From: Joaquín Mª López Muñoz (joaquin_at_[hidden])
Date: 2003-07-01 01:28:13
(My mail server was down yesterday so your post didn't
get through to me and I cannot answer it properly).
>This looks fine in general.
>I've needed something like it so I'm intereseted on seeing this on
>Why 'index' instead of 'key'? Associative containers use the term key
>instead of index,
>since index is typically related with random access instead of look up
Well, 'index' is borrowed from database technology meaning an internal
sorting on a given key of a record. I haven't used 'key' instead
in general, the whole element serves as a key (the comparison predicate
for a given index need not be based on a particular member of the
but can be any functor with bool operator(const element&,const element&)
signature; less_by is just a convenient facility for the usual case in
comparison depends solely on a single member of the element.
Also, as every index has a std::set-like interface, its key_type typedef
be equal to the type of the elements contained, which contributes to the
On earlier versions, I used 'view' instead of 'index', but I don't like
either. I'm open to suggestions on more convenient terminology.
>(2) I would explore a friendlier interface. For instance:
>(2.1) key uniqueness could be specified along with the key itself
> and not with a separate template parameter.
Do you have an idea of how the interface can be like? I could try this
>(2.2) keys could be tagged so that 'get' could be parametrized by
> key tag instead of number.
I'd do it if I only knew how. Basically I'm using the same technique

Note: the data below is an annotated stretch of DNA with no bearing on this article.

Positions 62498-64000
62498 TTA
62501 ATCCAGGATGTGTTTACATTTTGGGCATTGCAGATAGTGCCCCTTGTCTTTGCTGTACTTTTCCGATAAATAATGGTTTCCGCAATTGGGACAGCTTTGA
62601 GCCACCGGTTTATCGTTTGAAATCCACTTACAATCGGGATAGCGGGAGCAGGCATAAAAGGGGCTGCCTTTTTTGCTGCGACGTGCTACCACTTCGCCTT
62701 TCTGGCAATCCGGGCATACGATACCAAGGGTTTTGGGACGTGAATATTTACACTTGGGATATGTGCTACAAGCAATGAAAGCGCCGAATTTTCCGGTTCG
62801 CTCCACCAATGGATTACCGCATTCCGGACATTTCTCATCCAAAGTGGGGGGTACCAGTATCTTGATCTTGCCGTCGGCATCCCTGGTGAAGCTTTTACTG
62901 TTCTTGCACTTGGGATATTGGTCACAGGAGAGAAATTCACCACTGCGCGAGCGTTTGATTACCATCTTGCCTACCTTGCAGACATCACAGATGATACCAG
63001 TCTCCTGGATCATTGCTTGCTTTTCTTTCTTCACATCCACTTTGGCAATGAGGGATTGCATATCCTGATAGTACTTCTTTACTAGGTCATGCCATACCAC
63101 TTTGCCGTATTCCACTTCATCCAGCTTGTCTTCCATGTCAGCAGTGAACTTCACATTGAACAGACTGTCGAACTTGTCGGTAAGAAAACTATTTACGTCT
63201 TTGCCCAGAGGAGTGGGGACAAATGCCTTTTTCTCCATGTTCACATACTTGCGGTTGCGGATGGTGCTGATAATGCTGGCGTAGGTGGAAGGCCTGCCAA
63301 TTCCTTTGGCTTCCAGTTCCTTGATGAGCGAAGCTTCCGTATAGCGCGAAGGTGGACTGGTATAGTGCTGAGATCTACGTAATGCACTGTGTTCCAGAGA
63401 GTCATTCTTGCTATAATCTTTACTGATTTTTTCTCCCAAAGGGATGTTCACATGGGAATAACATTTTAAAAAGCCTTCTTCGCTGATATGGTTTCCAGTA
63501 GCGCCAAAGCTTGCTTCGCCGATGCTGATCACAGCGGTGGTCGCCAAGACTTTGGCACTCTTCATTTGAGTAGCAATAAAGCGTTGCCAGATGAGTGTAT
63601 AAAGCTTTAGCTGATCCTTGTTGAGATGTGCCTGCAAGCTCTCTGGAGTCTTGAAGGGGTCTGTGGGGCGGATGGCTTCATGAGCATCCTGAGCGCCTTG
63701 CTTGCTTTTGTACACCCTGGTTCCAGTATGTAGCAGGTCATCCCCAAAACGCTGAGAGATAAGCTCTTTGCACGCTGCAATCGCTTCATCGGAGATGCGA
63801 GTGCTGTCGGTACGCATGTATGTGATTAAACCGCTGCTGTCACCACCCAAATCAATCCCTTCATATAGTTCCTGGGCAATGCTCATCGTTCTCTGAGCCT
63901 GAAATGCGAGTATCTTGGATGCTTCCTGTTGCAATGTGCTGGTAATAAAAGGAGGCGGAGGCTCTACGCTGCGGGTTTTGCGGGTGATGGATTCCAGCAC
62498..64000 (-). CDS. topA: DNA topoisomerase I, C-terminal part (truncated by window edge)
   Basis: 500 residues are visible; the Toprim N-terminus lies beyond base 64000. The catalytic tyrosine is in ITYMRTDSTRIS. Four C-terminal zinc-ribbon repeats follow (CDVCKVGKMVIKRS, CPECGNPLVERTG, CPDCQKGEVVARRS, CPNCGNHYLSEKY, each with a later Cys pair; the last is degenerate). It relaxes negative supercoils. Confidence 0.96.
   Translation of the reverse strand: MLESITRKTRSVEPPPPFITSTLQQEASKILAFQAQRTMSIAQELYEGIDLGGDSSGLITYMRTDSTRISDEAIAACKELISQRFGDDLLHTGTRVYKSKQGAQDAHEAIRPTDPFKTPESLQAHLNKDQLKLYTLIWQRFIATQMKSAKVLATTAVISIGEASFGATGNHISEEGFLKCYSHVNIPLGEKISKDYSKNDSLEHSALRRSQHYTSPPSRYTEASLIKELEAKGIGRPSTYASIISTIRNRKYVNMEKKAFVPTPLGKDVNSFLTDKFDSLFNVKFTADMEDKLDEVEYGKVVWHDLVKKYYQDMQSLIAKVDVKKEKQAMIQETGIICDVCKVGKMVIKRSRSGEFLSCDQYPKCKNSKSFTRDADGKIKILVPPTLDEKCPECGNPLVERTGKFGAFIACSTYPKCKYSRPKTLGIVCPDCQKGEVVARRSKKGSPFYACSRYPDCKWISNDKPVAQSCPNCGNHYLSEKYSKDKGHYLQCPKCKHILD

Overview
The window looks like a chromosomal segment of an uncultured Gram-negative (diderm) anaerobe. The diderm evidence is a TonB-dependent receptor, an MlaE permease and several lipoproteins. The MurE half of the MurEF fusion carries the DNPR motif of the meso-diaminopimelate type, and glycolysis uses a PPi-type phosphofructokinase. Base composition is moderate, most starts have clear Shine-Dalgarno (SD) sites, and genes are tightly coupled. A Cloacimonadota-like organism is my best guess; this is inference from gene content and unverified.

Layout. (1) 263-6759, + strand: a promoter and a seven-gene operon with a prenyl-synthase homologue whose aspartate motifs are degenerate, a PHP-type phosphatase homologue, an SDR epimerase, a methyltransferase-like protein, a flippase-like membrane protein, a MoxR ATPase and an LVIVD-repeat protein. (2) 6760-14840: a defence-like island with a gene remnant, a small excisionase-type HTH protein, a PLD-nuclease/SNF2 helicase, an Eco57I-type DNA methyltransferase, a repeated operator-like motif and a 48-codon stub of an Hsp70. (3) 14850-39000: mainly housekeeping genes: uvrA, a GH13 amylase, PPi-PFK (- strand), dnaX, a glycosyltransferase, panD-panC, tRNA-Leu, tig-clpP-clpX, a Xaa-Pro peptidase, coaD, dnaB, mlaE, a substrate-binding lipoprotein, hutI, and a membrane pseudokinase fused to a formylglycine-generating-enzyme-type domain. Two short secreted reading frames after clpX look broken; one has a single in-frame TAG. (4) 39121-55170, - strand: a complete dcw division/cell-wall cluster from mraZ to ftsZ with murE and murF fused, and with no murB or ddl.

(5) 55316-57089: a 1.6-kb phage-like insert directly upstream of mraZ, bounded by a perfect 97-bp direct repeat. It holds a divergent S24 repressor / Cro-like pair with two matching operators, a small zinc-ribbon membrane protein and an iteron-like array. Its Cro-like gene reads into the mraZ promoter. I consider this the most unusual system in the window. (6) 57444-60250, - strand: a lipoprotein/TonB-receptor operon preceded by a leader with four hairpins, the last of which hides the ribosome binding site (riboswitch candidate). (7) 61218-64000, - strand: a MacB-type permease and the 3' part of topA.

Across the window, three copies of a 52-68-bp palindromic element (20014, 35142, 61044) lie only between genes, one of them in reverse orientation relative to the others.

as get() member functions in boost::tuple, which don't have tags
either. I really don't know how this could be done.
>(3) This is a showstopper for me: The key mutating operations should
>use a higher level interface which protects clustering and ordering
>With the current interface, if I understood correctly, I could forget
>call update() which would break such invariants.
>A better setup would be to use something along the lines of
>the 'modifiers' used by the CGAL Library.
Maybe I'm not explaining myself clearly enough, or else I'm not catching
your point. update() does not break the integrity of multiindex_set.
is equivalent to the following:
with the added guarantees that:
* strong exception-safety (all-or-nothing operation) is provided.
* the process is done optimally (constant time if no internal reordering
* iterator and reference validity is preserved (an iterator pointing to
original element will point to the new one after update() ).
This does satisfy your concerns? If it doesn't I'd appreciate if
you could explain a little further what you have in mind.
Joaquín M López Muñoz
Telefónica, Investigación y Desarrollo
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